The Tomatometer rating – based on the published opinions of hundreds of film and
television critics – is a trusted measurement of movie and TV programming quality
for millions of moviegoers. It represents the percentage of professional critic reviews
that are positive for a given film or television show.
From the Critics
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The Tomatometer is 60% or higher.
The Tomatometer is 59% or lower.
Movies and TV shows are Certified Fresh with a steady Tomatometer of 75% or
higher after a set amount of reviews (80 for wide-release movies, 40 for
limited-release movies, 20 for TV shows), including 5 reviews from Top Critics.
Percentage of users who rate a movie or TV show positively.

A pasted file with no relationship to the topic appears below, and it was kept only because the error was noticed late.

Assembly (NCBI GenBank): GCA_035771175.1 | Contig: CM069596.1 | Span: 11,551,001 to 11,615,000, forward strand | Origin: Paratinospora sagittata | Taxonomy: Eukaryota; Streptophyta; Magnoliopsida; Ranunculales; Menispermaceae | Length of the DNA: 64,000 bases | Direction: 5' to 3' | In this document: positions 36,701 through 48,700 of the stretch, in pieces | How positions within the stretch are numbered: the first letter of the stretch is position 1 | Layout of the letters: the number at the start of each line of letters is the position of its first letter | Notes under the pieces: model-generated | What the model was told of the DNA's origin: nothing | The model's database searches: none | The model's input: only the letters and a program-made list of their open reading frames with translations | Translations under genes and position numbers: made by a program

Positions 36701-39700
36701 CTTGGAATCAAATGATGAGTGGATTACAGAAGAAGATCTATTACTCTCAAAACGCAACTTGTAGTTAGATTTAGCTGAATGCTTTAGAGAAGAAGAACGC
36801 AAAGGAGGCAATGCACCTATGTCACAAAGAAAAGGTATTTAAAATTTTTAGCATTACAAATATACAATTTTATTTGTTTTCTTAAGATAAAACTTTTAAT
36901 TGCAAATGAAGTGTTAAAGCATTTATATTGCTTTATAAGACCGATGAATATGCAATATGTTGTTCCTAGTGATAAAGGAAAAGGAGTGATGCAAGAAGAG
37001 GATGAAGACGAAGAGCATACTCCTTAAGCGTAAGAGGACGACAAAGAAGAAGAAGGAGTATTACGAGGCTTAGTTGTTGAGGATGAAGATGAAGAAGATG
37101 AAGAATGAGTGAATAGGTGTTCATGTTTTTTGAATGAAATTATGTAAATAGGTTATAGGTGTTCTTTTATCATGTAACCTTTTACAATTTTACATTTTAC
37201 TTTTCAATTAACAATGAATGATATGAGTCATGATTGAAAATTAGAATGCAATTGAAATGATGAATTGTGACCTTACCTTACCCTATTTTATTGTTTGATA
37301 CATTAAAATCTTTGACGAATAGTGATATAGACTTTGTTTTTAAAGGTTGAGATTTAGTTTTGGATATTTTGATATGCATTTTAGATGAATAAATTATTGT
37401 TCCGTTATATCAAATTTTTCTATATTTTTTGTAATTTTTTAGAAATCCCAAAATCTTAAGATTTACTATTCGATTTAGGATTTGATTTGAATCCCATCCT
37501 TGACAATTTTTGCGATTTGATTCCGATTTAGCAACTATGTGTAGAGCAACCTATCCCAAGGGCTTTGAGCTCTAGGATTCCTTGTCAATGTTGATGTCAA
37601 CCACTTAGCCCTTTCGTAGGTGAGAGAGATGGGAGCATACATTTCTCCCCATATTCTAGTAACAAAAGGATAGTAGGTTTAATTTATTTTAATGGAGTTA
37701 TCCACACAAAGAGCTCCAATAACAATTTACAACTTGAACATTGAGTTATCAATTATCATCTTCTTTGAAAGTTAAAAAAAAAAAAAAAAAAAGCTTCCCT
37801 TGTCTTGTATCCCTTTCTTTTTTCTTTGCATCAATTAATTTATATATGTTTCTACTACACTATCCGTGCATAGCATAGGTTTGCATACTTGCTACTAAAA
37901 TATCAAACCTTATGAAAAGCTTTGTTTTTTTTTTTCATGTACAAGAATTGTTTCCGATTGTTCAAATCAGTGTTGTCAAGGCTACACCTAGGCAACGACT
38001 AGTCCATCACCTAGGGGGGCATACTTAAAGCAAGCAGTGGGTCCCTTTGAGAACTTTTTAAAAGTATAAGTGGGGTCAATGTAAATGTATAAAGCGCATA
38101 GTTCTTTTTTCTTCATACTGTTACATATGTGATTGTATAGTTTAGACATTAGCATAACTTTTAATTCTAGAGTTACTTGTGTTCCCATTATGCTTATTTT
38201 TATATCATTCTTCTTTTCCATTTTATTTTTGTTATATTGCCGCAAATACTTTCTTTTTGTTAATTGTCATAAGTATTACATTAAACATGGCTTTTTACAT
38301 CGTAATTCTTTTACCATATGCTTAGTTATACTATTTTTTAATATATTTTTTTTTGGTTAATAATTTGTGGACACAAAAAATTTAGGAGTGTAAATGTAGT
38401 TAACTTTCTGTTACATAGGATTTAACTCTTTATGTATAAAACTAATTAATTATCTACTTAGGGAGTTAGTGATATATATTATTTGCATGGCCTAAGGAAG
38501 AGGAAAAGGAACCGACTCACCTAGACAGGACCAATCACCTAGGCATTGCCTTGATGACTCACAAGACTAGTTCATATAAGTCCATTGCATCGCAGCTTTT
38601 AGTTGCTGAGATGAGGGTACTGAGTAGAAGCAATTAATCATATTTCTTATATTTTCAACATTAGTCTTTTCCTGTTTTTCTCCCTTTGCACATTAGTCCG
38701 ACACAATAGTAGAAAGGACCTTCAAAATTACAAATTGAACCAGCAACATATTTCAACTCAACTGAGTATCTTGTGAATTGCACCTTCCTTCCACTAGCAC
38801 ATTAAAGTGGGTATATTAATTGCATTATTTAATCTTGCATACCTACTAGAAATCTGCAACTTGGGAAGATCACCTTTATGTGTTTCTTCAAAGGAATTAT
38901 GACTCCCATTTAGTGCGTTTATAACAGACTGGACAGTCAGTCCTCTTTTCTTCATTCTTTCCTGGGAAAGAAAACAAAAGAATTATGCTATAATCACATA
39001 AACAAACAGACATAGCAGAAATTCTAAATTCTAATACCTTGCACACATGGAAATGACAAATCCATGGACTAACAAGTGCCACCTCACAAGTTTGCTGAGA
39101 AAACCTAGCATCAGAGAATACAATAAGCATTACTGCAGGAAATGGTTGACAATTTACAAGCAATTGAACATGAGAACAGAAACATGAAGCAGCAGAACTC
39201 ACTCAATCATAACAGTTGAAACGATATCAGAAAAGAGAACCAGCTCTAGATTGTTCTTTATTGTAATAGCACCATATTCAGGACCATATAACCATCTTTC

Italy was one of the first European nations to establish a major film industry during the silent years, and after World War II it became a major center for movie making, hosting major international co-productions as well as vibrant and exciting local productions and spawning some of the most respect talents in world cinema, such as Federico Fellini, Vittorio De Sica, Michelangelo Antonioni and Bernardo Bertolucci. But by the dawn of the 1980s, Italy's film industry fell into a slump from which it has never fully recovered, and director Valerio Jalongo tries to explain what happened and why in the documentary Di Me Cosa Ne Sai (aka What Do You Know About Me). Along with discussing the creative downturn of Italian cinema, Jalongo looks at the business side of filmmaking as the American-based studios began putting pressure on European producers, and multiplex theaters increased the demand for outside product. Jalongo also profiles filmmaker Felice Farina, who learned the hard way about the inner workings of the Italian movie business when one of his projects was shut down midway through filming when the producer went broke, and Farina attempted to buy back the rights to the film and complete it on his own. What Do You Know About Me opened, appropriately enough, at the 2009 Venice International Film Festival, as part of the "Venice Days" program.